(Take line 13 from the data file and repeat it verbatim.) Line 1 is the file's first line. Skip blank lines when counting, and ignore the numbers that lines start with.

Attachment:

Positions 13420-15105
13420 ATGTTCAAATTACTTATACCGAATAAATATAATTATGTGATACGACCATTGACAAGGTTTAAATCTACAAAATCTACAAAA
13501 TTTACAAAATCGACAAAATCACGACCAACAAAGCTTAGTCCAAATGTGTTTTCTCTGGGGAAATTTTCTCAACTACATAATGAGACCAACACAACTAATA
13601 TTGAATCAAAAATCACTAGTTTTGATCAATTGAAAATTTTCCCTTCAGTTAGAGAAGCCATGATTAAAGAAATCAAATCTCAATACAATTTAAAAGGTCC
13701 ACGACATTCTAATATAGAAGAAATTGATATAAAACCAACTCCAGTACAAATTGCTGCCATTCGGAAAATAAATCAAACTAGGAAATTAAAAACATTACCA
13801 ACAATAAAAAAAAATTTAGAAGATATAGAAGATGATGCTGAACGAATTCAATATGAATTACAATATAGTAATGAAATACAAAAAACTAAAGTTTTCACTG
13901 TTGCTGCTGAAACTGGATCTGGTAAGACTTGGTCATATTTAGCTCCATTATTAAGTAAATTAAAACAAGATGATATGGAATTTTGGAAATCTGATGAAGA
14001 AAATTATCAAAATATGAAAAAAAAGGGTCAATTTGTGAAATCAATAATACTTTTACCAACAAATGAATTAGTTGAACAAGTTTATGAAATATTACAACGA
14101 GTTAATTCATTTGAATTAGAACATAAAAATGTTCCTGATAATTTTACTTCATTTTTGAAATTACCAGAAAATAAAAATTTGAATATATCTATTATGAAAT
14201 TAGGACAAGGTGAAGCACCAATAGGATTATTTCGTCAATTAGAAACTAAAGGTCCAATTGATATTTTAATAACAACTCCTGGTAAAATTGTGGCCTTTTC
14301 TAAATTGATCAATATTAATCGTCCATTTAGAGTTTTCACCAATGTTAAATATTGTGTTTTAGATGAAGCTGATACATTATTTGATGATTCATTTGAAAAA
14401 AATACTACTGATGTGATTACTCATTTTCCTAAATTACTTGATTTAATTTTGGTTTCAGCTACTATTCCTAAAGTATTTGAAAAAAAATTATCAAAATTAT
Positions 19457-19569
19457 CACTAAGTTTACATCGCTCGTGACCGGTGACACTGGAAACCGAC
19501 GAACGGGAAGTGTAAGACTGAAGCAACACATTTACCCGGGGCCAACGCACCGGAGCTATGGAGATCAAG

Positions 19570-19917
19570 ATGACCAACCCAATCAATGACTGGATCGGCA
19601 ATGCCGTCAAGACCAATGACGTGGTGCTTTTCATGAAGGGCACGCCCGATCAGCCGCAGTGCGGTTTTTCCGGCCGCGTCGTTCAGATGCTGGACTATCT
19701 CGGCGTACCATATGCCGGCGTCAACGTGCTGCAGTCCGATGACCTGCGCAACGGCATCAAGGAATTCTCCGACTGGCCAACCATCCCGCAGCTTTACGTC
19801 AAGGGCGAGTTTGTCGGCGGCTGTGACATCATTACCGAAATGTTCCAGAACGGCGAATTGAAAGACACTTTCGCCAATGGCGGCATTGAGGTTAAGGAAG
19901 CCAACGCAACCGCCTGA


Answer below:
Positions 19457-19569